This Post Has 4 Comments

  1. Nice, I’ve never seen those irises. Planning on taking a drive this saturday, trying to decide between Yellow Springs and the gorge, which we’ve been to but not in spring, or Arch of the Appalachia which we’ve never seen. Which would you do? I know you recommend both for spring flowers in your book.

  2. Thanks Ian for the shooting tips and location information. It is always appreciated. I am going to Utah this week, any suggestions of where to shoot in Arches or Monument Valley?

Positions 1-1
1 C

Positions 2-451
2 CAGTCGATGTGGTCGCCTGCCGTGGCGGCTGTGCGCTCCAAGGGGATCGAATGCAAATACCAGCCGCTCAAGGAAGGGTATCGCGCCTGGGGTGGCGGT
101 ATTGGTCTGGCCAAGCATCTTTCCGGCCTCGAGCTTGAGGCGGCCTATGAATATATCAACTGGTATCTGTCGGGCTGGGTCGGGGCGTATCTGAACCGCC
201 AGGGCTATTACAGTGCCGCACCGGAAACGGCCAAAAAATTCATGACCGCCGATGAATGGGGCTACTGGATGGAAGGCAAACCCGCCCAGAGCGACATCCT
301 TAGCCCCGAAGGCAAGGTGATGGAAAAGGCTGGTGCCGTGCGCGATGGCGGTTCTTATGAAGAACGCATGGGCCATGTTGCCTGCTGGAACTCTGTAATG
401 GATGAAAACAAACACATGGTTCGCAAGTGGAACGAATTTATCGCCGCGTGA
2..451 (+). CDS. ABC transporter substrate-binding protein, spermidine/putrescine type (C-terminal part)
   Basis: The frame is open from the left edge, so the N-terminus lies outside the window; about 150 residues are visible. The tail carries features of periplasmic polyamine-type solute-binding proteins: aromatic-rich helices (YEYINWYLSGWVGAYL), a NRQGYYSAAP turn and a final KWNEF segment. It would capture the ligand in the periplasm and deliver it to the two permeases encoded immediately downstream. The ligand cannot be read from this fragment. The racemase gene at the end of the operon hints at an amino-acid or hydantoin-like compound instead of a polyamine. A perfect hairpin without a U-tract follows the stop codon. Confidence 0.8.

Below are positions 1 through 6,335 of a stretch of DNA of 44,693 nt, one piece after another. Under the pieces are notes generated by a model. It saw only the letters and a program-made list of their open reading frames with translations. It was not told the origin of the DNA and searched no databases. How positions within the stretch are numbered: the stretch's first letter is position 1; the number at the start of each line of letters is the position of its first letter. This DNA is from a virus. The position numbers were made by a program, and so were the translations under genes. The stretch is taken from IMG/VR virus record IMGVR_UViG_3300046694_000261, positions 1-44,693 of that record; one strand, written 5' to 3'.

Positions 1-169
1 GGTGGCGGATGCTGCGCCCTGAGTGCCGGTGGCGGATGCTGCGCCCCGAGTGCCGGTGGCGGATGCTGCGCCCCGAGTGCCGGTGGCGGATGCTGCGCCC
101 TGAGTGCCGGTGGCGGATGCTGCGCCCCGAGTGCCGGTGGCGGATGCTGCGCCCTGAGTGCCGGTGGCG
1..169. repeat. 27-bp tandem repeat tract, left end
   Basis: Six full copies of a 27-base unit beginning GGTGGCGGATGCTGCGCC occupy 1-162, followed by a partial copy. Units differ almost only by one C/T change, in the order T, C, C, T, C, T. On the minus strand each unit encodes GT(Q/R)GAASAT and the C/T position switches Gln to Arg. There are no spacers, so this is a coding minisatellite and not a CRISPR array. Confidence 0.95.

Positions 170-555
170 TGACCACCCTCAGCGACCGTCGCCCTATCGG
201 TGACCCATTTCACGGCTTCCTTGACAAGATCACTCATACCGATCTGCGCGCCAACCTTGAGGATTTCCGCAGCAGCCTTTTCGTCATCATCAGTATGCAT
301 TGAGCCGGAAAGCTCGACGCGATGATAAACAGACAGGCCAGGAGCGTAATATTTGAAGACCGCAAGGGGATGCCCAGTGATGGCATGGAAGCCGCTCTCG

Take care,

    Bill

  3. Sabrina: Clifton Gorge and the Arc of Appalachia preserves would both be great destinations. Both will have great wildflower displays this weekend. Enjoy whichever you choose – Ian

  4. Bill: I have never been to Monument Valley. At Arches National Park, simply drive the main road through the park and visit as many arches as your time permits. Be sure to do the hike to Delicate Arch, preferably early or late in the day to avoid the tourist crowds.Your first view of Delicate Arch will be a view you will never forget! – Ian